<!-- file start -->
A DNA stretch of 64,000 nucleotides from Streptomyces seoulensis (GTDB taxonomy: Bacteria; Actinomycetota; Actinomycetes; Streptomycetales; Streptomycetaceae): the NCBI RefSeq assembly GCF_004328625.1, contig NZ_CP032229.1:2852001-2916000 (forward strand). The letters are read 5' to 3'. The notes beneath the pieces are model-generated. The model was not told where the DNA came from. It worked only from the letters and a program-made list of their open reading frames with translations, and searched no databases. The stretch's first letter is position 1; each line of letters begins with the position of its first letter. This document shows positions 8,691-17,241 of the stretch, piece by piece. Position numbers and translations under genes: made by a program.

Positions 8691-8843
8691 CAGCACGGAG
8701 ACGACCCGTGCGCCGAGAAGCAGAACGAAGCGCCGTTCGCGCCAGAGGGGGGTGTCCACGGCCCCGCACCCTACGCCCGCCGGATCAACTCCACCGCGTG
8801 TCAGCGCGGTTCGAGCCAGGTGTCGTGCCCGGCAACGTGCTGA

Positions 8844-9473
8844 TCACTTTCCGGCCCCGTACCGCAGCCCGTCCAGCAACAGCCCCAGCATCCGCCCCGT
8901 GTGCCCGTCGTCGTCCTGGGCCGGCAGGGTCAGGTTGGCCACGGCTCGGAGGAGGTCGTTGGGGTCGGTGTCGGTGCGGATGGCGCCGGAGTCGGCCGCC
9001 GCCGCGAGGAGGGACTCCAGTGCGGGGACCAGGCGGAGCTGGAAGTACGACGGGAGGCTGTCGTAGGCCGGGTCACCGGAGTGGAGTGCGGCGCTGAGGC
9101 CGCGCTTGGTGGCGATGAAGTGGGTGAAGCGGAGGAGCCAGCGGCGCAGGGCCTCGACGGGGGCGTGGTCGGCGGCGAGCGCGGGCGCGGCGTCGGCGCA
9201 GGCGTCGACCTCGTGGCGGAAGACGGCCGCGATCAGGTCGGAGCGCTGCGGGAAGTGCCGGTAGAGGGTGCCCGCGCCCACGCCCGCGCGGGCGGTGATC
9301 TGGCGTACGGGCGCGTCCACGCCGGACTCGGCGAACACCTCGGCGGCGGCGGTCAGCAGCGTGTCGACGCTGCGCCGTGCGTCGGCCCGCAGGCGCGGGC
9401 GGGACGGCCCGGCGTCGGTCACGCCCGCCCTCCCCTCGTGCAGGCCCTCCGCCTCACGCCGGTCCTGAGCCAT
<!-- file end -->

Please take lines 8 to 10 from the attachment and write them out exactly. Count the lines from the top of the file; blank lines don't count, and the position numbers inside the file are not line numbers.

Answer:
8901 GTGCCCGTCGTCGTCCTGGGCCGGCAGGGTCAGGTTGGCCACGGCTCGGAGGAGGTCGTTGGGGTCGGTGTCGGTGCGGATGGCGCCGGAGTCGGCCGCC
9001 GCCGCGAGGAGGGACTCCAGTGCGGGGACCAGGCGGAGCTGGAAGTACGACGGGAGGCTGTCGTAGGCCGGGTCACCGGAGTGGAGTGCGGCGCTGAGGC
9101 CGCGCTTGGTGGCGATGAAGTGGGTGAAGCGGAGGAGCCAGCGGCGCAGGGCCTCGACGGGGGCGTGGTCGGCGGCGAGCGCGGGCGCGGCGTCGGCGCA